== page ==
When it was first surveyed by Napoleon in 1814, the island was uninhabited but for a few goats and wild horses. But like all the islands of the Tuscan Archipelago, Pianosa (called "Planasia" by the Romans) is full of mysteries.
The ancient mysteries of Pianosa Island. Posthumus Agrippa, the Roman Emperor Augustus’ grandson, was exiled here in the year 6 AD. This was the desire of Livia, the Emperor’s wife. She had him assassinated a few years later, after the death of her husband, by sending a hit man to find him. Another Pianosan mystery is the extensive Christian catacombs from the Roman period, between the third and fourth century AD. These catacombs are an underground labyrinth that wind along the limestone belly of Pianosa. You will find the entrance to the catacombs just a few meters from the port. Will you have the courage to go in?
Pisa and Genoa fought over the island for centuries. In 1520, the Lords of Piombino took over the island. But it was soon invaded owners by relentless raids from the Turkish barbarians and the fearsome tyrant Barbarossa. In 1553, the Ottoman commander Dragut sent a fleet of 12 ships to destroy Pianosa. They razed all of the buildings and all of the 200 inhabitants were deported as slaves. After this trauma, seasonal farmers, fishermen and shepherds occasionally inhabited the island. Finally, the French claimed the island in 1806 and built several defense fortresses. In 1806, Pianusa was annexed to the Kingdom of Italy and in 1858 it became a "penal work farm.” This means that Italy sent prisoners there to work the fields.
How do you get there? The shortest route is from the city of Campo nell'Elba, the municipal community to which the island belongs. We recommend booking a few days beforehand. The boat sets sail at about 10 AM from the pier in Campo nell’Elba. In less than an hour of pleasant sailing, you will arrive at this fascinating island that never exceeds 29 meters in height. In fact, the name “Pianosa” comes from the Italian word for flat: “piano.”
Pianosa is a small but complicated island. It is immersed in a stunningly beautiful natural habitat that was inaccessible until recently. Upon arrival, you will be pleasantly surprised by the Gothic Revival architecture. This is the work of Ponticelli, who was one of the first directors of the "agricultural penal colony." Take a walk through the off limits prison area and the imposing new reinforced concrete wall that bisects the island will astound you. This wall is a legacy of the modern struggle against the Mafia. This contemporary archeological monument gives you the idea that the maximum-security prison was truly impenetrable.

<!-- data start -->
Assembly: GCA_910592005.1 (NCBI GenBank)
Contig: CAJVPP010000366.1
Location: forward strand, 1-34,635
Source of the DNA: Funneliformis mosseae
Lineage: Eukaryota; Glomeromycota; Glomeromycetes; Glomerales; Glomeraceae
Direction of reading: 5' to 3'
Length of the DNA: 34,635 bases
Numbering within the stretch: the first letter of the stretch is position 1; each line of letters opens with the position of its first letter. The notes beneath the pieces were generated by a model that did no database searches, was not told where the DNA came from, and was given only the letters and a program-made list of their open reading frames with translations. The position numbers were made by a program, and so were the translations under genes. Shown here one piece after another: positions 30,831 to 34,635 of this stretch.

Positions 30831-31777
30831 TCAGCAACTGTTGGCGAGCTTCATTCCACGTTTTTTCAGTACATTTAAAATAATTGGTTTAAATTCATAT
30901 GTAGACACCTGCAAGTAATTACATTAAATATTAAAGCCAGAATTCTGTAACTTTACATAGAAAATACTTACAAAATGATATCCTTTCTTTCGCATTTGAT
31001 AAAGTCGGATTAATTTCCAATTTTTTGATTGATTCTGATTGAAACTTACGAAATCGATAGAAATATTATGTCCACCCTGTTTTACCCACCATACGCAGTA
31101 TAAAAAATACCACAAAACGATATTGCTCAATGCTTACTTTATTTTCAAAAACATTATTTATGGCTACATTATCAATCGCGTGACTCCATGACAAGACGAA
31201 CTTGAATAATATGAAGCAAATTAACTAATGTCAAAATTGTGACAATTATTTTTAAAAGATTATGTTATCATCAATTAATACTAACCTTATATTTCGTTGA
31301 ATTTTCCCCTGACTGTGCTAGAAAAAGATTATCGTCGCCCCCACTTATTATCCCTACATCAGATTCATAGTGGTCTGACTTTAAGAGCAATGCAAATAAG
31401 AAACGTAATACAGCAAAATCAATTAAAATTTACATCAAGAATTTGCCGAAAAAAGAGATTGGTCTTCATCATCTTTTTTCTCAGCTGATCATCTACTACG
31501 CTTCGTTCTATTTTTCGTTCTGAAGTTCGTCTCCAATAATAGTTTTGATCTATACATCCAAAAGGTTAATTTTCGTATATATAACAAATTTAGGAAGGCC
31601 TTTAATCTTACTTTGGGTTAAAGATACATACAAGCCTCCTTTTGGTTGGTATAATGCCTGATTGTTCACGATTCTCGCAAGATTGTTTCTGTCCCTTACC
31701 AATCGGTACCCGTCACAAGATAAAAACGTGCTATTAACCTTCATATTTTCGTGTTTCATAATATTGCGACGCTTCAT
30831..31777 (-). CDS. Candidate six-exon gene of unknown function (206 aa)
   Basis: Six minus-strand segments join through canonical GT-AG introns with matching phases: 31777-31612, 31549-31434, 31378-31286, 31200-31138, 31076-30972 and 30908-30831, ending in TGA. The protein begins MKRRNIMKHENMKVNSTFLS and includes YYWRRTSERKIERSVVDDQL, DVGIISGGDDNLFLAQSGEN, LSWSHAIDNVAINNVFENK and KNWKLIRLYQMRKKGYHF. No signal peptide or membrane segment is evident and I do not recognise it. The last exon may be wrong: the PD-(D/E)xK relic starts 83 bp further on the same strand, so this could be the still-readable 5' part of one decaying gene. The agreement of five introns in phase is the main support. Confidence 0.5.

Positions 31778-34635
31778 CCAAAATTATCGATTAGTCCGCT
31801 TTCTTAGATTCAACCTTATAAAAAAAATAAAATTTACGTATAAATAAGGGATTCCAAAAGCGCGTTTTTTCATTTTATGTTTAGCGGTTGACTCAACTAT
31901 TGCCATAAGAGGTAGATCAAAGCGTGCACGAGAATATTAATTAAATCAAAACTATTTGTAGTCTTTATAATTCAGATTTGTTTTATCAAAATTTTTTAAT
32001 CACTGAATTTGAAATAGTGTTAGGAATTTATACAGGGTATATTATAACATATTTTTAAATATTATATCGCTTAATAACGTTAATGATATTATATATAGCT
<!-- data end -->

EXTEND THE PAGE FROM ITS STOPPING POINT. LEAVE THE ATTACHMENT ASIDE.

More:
A wild and fascinating island that you must discover for yourself. Pianosa is the ideal location for people who love sports. You can enjoy hiking, biking or even a ride in a horse-drawn carriage. Enjoy a swim at Cala Giovanna, the only place where swimming is permitted. It is a long beach of fine white sand just below the gorgeous countryside and the Villa Agrippa. Do not forget your snorkeling mask, because the water near Pianosa is among the most vivid, clear and lush in the entire Tuscan Archipelago. This is due to the face that it has been protected from overfishing for over 150 years by the presence of the prison. With a little luck, you will even spot some dolphins playing on the horizon.
Certainly this island will not leave you lacking emotions, adventures, and deep thoughts. You will fall in love with this small, strategic island. While the urban development has been slightly disrupted by the history of prison life, the natural wonders like the coves, creeks, cliffs and sea have remained pristine and unpolluted.